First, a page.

Tuesday, September 2, 2008

Timothy Furnish and the Mahdi

Timothy Furnish has written an article for The Weekly Standard, entitled “The Importance of Being Mahdist,” and subtitled, “Among Iran’s Twelvers.” He was invited to Iran’s fourth annual ‘International Conference of Mahdism Doctrine,” and gave a lecture on previous Sunni leaders who had declared themselves the Mahdi:


Furnish also has a website called Mahdi Watch: www.mahdiwatch.org in which he provides a narration of his visit to Iran and the conference. I was especially interested in this comment by him:

“The second half of the Mahdism Conference opening session gave me a sense of deja vu all over again. Dr. Hamid Mowlana gave us a list of 10 aspects of "strategic Mahdism," which included the creation of "an axis of justice-seekers" (take that, President Bush!); rejection of all Western ideologies, in particular the "end of history" (this rejection of Fukuyama's came up over and over again in the conference--wonder if they've heard of Robert Kagan?); of course, the expectation of the Mahdi's return. And that latter belief should be disseminated outside Iran via schools and universities, the media and the diplomacy of the IRI! After a concluding speech by Ayatollah Sohrabi, which either didn't make much sense or found me wishing I'd had some Nescafe straight-up, we finally broke for lunch (back at the hotel).”

I was also interested in an interview with Furnish: http://hnn.us/articles/29389.html in which he was asked the question by Rick Shenkman,

Conservatives like David Horowitz claim that Middle East Studies programs in the United States are dominated by anti-Israel liberals. Do you agree?”

And replied, “Liberals, yes; but anti-Israel ones, not necessarily. I do think that the field can be defined, largely, in terms of Saidians (devotees of Edward Said's "Orientalism" thesis, which sees the Arab world as victim of the West) and Lewisians (devotees of Bernard Lewis, who disagree). I fall into the latter camp. As mentioned earlier, I think the tendency (sometimes, insistence) to see the Arab, or even the entire Muslim, world as victimized by the West is rampant in the field, and insofar as Israel is seen as, if you will, the "tip of the spear," many academics dislike Israel.”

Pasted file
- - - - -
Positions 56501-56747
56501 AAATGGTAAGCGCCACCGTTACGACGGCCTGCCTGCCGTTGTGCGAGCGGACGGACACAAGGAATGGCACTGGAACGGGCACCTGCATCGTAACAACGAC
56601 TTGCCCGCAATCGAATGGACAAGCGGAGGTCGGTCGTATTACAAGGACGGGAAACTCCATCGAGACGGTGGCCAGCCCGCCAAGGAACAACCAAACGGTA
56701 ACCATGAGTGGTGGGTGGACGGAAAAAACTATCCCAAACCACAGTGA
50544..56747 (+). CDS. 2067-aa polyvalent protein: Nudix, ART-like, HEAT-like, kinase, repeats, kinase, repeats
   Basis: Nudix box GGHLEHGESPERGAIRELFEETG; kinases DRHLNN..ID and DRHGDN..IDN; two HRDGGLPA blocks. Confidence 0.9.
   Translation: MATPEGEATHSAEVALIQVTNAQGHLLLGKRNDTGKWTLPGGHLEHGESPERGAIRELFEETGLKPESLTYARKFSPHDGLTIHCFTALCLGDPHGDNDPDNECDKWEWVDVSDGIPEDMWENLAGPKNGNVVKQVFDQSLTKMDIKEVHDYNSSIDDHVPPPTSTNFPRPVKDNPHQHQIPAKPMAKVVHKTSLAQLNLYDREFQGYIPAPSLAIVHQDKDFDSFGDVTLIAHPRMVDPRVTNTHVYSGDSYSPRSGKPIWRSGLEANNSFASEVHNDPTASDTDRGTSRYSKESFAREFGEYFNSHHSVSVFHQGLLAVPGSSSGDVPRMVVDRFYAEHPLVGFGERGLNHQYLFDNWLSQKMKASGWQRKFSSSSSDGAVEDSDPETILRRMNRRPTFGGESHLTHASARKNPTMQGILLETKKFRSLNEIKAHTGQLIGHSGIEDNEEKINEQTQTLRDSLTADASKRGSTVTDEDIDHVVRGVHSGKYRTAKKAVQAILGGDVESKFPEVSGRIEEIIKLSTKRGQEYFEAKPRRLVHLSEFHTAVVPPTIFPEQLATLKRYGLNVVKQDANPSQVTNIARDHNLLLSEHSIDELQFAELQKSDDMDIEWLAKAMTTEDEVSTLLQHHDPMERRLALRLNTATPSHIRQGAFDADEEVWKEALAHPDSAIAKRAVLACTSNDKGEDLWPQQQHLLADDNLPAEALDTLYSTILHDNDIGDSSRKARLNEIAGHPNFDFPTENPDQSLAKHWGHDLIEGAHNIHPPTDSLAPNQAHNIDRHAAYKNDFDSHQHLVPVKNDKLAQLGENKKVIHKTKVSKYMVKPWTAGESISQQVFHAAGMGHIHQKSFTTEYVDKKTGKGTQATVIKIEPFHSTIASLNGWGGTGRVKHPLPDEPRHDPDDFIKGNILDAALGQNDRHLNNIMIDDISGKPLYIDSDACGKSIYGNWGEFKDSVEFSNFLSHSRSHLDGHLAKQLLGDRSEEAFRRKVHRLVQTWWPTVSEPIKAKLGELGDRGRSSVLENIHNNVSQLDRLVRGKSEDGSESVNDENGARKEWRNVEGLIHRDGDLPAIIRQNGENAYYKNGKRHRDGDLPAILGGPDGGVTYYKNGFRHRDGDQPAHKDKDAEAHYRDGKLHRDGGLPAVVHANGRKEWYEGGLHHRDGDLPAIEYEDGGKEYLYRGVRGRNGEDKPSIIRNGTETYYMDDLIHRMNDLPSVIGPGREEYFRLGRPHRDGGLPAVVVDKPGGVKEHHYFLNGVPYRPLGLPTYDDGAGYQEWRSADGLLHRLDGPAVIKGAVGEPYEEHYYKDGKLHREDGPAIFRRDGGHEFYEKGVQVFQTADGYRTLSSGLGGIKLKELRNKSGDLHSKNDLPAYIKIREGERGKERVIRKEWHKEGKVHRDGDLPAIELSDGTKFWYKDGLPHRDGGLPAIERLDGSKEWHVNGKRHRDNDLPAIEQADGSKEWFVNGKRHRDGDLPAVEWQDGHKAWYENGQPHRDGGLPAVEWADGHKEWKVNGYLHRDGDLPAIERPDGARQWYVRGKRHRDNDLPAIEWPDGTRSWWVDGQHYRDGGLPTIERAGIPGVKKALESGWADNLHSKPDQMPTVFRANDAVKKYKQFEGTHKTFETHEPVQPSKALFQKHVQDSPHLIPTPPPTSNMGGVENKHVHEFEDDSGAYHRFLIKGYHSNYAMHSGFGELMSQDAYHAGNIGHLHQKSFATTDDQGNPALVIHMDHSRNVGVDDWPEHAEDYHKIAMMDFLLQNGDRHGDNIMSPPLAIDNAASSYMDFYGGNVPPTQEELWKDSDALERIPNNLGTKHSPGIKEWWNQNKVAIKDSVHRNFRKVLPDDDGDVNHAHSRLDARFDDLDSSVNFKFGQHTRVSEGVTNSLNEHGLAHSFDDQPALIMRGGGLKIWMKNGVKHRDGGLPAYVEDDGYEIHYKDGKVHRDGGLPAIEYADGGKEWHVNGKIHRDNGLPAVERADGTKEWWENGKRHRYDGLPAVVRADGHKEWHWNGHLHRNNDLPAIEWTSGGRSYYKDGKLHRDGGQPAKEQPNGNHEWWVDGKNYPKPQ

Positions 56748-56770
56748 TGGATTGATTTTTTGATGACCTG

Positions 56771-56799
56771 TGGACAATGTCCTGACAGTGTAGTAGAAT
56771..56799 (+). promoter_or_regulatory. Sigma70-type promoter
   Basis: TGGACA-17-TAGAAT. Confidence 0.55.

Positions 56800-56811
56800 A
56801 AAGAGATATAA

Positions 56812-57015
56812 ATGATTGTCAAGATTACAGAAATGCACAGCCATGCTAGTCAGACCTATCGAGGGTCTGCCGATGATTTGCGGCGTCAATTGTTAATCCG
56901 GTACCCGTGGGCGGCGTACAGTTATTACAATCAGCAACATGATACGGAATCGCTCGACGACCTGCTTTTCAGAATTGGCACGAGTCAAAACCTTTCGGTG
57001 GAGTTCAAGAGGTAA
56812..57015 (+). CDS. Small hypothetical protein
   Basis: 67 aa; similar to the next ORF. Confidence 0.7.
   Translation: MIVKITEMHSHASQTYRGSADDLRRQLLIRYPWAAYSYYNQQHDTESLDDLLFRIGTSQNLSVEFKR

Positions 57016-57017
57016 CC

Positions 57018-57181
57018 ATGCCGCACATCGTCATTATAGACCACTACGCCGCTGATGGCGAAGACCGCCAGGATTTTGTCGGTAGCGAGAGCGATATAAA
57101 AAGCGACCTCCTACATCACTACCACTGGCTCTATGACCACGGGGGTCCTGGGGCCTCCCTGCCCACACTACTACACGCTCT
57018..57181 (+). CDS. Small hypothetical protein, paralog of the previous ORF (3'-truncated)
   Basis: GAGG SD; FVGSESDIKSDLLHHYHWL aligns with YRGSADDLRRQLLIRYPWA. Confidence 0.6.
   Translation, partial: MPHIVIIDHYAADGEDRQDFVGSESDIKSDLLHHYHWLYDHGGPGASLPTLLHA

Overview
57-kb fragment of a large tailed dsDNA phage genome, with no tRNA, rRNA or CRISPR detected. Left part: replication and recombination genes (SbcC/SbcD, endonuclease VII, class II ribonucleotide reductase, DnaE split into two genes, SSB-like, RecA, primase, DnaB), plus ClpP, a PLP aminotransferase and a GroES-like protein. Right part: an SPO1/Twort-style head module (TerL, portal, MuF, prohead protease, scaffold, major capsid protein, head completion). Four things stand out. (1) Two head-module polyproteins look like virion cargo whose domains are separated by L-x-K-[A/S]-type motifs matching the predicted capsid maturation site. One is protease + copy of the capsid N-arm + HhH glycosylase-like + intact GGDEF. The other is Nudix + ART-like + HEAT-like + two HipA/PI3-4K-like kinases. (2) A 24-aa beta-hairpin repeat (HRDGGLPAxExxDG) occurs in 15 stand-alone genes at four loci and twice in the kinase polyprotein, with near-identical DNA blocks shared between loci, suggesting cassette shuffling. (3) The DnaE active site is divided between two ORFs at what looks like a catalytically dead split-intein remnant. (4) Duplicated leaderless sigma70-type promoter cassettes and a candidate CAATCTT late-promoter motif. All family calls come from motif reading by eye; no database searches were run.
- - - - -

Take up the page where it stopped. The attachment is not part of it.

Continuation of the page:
COMMENT: Why should anyone care about the Mahdi? The Leftists don’t seem to care. Why should any of the rest of us care? As we can see from Furnish’s Weekly Standard article and other writings, a belief in the Mahdi is widely held in Iran. All those who argue that we should treat Iran like any other nation, should make note of what Furnish has written. Iran is NOT like any other nation. Khomeini was a Twelver and modern Iran adheres to Twelver theology. Ahmadinejad attended this same conference that Furnish did, sitting just 30 feet away on one occasion. One of the discussions that interested Furnish was whether the Mahdi, when he comes would kill all infidels or convert them to Islam. They were of course going to leave that up to the Mahdi, but either approach was acceptable to the people in the discussion.

Imagine our having a President that believed that the Lord was going to return during his administration. What would the non-Dispensationalist Americans think of that? They would most likely be alarmed, even though no believer in such immanent-return scenarios is in any way violent. Now turn to Iran where the president believes in the return of the Mahdi, near term as far as I can tell. This Mahdi return will involve violence. In fact, there are circumstances relating to this belief that permits violence in advance of the Mahdi’s return. Are you quite sure it is okay with you that these guys develop nuclear weapons?

Lawrence Helm

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